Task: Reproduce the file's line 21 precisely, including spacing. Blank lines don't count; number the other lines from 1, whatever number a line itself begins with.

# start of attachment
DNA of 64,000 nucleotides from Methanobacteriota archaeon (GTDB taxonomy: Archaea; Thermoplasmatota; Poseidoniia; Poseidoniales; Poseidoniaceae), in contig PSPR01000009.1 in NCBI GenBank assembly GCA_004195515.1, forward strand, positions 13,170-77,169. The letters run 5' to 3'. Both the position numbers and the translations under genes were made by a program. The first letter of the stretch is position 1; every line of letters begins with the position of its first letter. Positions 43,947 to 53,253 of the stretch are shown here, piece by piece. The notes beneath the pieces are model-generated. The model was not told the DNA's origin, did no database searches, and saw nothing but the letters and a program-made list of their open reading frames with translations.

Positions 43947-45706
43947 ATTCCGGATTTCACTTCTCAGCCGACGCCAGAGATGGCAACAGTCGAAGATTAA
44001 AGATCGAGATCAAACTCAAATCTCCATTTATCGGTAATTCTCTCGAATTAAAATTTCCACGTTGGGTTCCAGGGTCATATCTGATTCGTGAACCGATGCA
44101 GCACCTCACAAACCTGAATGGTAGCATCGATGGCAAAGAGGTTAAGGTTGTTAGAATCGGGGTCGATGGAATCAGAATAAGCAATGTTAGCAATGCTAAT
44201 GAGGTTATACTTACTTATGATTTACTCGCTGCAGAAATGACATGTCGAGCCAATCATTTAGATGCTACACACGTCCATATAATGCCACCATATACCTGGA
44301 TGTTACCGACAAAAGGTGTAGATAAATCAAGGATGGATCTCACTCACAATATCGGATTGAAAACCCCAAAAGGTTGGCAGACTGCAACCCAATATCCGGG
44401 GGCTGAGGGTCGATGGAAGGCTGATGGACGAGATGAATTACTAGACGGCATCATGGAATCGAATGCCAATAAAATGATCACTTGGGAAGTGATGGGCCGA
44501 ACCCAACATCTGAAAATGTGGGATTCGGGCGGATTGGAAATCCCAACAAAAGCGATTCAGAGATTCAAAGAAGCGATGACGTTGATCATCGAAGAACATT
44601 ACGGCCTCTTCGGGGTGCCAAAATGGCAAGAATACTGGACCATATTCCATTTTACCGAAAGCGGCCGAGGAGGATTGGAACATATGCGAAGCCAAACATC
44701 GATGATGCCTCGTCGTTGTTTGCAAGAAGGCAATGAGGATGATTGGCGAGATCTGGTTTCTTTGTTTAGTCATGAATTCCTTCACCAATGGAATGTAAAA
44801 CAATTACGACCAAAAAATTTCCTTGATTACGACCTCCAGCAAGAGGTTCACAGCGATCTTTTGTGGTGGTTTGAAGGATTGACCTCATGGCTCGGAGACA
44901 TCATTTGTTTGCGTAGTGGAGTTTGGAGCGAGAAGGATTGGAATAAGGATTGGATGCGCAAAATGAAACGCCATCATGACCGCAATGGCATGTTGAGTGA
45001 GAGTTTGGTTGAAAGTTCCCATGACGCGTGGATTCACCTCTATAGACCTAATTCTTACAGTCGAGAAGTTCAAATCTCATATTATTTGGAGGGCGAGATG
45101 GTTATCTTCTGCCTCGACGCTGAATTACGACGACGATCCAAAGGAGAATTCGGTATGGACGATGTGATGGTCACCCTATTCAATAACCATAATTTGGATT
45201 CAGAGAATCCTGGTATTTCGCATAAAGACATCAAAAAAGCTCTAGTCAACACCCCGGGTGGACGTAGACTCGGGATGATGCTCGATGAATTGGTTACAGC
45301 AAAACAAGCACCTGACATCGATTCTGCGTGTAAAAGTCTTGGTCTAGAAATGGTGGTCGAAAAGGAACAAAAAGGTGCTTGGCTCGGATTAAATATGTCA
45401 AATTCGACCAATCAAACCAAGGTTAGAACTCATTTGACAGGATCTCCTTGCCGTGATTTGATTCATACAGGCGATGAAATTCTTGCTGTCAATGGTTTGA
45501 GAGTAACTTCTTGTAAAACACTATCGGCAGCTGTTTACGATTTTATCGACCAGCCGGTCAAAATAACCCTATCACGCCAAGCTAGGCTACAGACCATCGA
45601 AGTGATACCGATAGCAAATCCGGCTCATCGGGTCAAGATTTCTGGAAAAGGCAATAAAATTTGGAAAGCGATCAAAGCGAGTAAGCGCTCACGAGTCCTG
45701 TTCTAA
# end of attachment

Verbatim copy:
45701 TTCTAA